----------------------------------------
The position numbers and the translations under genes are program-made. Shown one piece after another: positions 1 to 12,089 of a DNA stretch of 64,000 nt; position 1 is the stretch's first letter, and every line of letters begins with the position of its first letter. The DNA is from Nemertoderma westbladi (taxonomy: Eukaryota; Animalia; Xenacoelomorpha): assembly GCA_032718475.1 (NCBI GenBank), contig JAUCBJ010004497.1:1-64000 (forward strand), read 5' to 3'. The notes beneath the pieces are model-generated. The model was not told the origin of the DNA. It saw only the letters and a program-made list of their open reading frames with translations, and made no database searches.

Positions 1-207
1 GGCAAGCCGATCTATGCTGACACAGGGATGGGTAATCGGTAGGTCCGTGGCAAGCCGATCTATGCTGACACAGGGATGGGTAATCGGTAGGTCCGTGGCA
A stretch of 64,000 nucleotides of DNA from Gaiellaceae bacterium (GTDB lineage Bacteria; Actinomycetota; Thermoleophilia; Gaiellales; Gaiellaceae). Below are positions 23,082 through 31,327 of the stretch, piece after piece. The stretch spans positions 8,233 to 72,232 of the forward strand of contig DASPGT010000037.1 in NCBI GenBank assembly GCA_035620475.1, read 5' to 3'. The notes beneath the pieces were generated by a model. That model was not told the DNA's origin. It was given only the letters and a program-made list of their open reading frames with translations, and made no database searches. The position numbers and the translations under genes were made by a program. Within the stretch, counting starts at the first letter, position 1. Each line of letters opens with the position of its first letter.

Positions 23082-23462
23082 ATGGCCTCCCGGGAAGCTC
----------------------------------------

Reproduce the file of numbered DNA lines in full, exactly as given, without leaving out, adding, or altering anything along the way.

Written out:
The position numbers and the translations under genes are program-made. Shown one piece after another: positions 1 to 12,089 of a DNA stretch of 64,000 nt; position 1 is the stretch's first letter, and every line of letters begins with the position of its first letter. The DNA is from Nemertoderma westbladi (taxonomy: Eukaryota; Animalia; Xenacoelomorpha): assembly GCA_032718475.1 (NCBI GenBank), contig JAUCBJ010004497.1:1-64000 (forward strand), read 5' to 3'. The notes beneath the pieces are model-generated. The model was not told the origin of the DNA. It saw only the letters and a program-made list of their open reading frames with translations, and made no database searches.

Positions 1-207
1 GGCAAGCCGATCTATGCTGACACAGGGATGGGTAATCGGTAGGTCCGTGGCAAGCCGATCTATGCTGACACAGGGATGGGTAATCGGTAGGTCCGTGGCA
A stretch of 64,000 nucleotides of DNA from Gaiellaceae bacterium (GTDB lineage Bacteria; Actinomycetota; Thermoleophilia; Gaiellales; Gaiellaceae). Below are positions 23,082 through 31,327 of the stretch, piece after piece. The stretch spans positions 8,233 to 72,232 of the forward strand of contig DASPGT010000037.1 in NCBI GenBank assembly GCA_035620475.1, read 5' to 3'. The notes beneath the pieces were generated by a model. That model was not told the DNA's origin. It was given only the letters and a program-made list of their open reading frames with translations, and made no database searches. The position numbers and the translations under genes were made by a program. Within the stretch, counting starts at the first letter, position 1. Each line of letters opens with the position of its first letter.

Positions 23082-23462
23082 ATGGCCTCCCGGGAAGCTC